Shannon Walsh is a filmmaker, writer and Associate Professor in the Department of Theatre and Film at the University of British Columbia. She is writer and director of the feature documentaries Illusions of Control (2019), Jeppe on a Friday (2013), St-Henri, the 26th of August (2011), and H2Oil (2009). She premiered her first nonfiction VR, Disappearance: Hong Kong Stories (RIDM 2018), and finished a short doc, Matsutake Hunters (AmDocs 2019), for TELUS Originals.

In 2018, her first fiction feature script, Unidentified Minor, was a top 10 finalist at the Cinequest Screenplay Competition. In 2017, the script also won Best Low-Budget Screenplay at the 15th Female Eye Film Festival, was shortlisted for the CBC-TIFF Diverse screenwriting award, a quarterfinalist in the Shore Scripts competition, as well as an official selection into competition at the 2017 Oaxaca Film Festival. It was also selected for the Women in the Director’s Chair “Story & Development” lab, the Stowe Story Lab, and the WIFTV mentorship as part of the Whistler Film Festival. Unidentified Minor was shortlisted for the Sundance Screenwriters Lab twice.

Walsh’s films have been theatrically released in Canada, the UK, and South Africa, and played in over 60 film festivals worldwide such as Hot Docs, Visions du Réel, Beijing, La Rochelle, Rome, Paris Cinéma, Durban, Bergen and others. Her documentaries have been broadcast nationally and internationally on Netflix, CBC, Discovery, Al Jazeera, Fox Africa, SABC, Télé-Quebéc, Global, and Canal-D, as well as in museum spaces, including the 56th Venice Biennale and the Pompidou Centre in Paris. Her work has been supported by the National Film Board of Canada, Telefilm, SODEC, Vision du SudEst, CALQ, the Gauteng Film Commission, and Canada Council for the Arts, amongst others.

As a theorist, she has published in a range of research areas, largely focused on South Africa, with more than 35 journal articles and book chapters in spaces such as Educational Philosophy and Theory, Area (Royal Geographic Society), Review of African Political Economy, and Feminist Media Studies. Walsh has won numerous fellowships and awards, with research supported by SSHRC, the Research Grants Council of Hong Kong, the FQRSC, AWID, amongst others.Walsh received a PhD in anthropology and education from McGill University in 2010, and completed a post-doc in the South African Research Chair in Social Change at the University of Johannesburg in 2013. From 2013-2016 she was an Assistant Professor at the School of Creative Media, City University of Hong Kong.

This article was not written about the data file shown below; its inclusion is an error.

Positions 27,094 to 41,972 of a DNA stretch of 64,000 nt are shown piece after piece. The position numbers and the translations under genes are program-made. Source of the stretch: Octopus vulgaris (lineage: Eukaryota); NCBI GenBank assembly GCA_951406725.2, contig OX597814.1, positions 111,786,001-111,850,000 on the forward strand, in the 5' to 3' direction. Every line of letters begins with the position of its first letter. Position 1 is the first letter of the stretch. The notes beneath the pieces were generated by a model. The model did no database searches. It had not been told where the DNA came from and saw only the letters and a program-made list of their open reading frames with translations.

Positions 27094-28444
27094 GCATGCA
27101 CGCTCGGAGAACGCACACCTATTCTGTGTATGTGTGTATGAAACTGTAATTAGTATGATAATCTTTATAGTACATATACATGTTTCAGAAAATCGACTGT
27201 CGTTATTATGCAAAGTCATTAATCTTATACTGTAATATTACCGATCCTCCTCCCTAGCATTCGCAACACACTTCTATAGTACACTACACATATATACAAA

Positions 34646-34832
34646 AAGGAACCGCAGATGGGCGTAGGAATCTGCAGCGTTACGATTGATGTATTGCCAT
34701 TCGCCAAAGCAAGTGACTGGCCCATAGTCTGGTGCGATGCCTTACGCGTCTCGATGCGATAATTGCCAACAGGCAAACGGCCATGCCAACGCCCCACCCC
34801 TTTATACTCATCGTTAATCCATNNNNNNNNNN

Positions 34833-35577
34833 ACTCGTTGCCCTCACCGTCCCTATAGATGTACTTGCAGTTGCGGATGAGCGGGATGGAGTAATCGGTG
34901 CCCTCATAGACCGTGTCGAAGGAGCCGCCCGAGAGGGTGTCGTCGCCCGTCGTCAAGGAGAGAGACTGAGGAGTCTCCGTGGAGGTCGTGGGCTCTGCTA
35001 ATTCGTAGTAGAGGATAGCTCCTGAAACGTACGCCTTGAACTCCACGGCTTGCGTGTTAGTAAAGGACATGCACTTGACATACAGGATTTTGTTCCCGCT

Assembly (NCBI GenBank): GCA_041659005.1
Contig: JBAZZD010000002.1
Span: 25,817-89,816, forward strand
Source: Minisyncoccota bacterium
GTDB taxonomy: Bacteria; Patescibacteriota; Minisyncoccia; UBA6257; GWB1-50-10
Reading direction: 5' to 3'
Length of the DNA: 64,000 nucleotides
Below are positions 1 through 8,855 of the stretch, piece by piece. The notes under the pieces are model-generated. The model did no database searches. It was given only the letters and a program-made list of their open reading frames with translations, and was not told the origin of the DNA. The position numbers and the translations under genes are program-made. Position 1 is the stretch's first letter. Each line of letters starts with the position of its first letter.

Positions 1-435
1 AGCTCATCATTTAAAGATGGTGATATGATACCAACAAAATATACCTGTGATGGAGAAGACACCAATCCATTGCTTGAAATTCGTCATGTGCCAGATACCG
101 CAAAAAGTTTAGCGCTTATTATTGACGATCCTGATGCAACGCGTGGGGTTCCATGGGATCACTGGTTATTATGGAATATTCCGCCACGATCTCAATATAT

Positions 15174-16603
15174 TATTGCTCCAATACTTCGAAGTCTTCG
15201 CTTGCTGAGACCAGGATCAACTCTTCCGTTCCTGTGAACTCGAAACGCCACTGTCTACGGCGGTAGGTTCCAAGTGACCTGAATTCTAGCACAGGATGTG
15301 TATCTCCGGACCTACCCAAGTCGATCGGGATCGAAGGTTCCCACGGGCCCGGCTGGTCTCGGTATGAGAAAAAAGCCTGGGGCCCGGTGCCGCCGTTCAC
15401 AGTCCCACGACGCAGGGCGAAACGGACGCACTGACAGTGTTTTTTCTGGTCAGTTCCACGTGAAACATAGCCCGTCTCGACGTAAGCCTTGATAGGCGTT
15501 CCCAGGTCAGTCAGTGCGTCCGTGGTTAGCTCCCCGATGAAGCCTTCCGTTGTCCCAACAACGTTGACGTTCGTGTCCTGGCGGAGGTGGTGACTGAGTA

She was a Wall Scholar at the Peter Wall Institute for Advanced Studies for 2017-2018, and a Leading Scholar at Green College for 2017-2019. Her edited volume, The Ties that Bind: Race and the Politics of Friendship in South Africa, co-edited with Jon Soske, and released by Wits University and NYU Press.


Winter 2019

FIPR233 Film and Media Production I Sections

Camera operation, lighting, sounds, and editing for film and media production.

Her most recent feature documentary, Jeppe on a Friday (2013), has been screened at the 56th Venice Biennale, the Pompidou Centre in Paris, and film festivals around the world. Her award-winning first film, H2Oil, was recognized as one of the top ten independent documentaries of 2009. She followed with St-Henri, the 26th of August (2011) co-produced with the National Film Board of Canada (NFB). Her films have played in over 50 film festivals and museums, on television and in cinemas, and have been supported by Société de développement des entreprises culturelles (SODEC), the Gauteng Film Commission (GFC), Canada Council for the Arts, among others.

As a theorist, Walsh publishes extensively in areas such as cities, social movements, pedagogy, sexuality, critical race theory, ethnography and visual and participatory methodologies, largely focused on South Africa. She has won numerous fellowships and awards; and her research has been supported by Social Sciences and Humanities Research Council of Canada (SSHRC), the Fonds Quebecois de la recherche sur la societe et la culture (FQRSC), the Association for Women’s Rights in Development (AWID), amongst many others. Walsh was a faculty member at the School of Creative Media, City University of Hong Kong, from 2013-2016, and continues to be a Research Associate at the University of Johannesburg’s Research Chair in Social Change, where she did her post-doc. She received a PhD in anthropology and education from McGill University in 2010.

Walsh is working on new documentary and a fiction feature. Her first book, The Ties that Bind: Race and the Politics of Friendship in South Africa, edited with Jon Soske, will be released in fall 2016.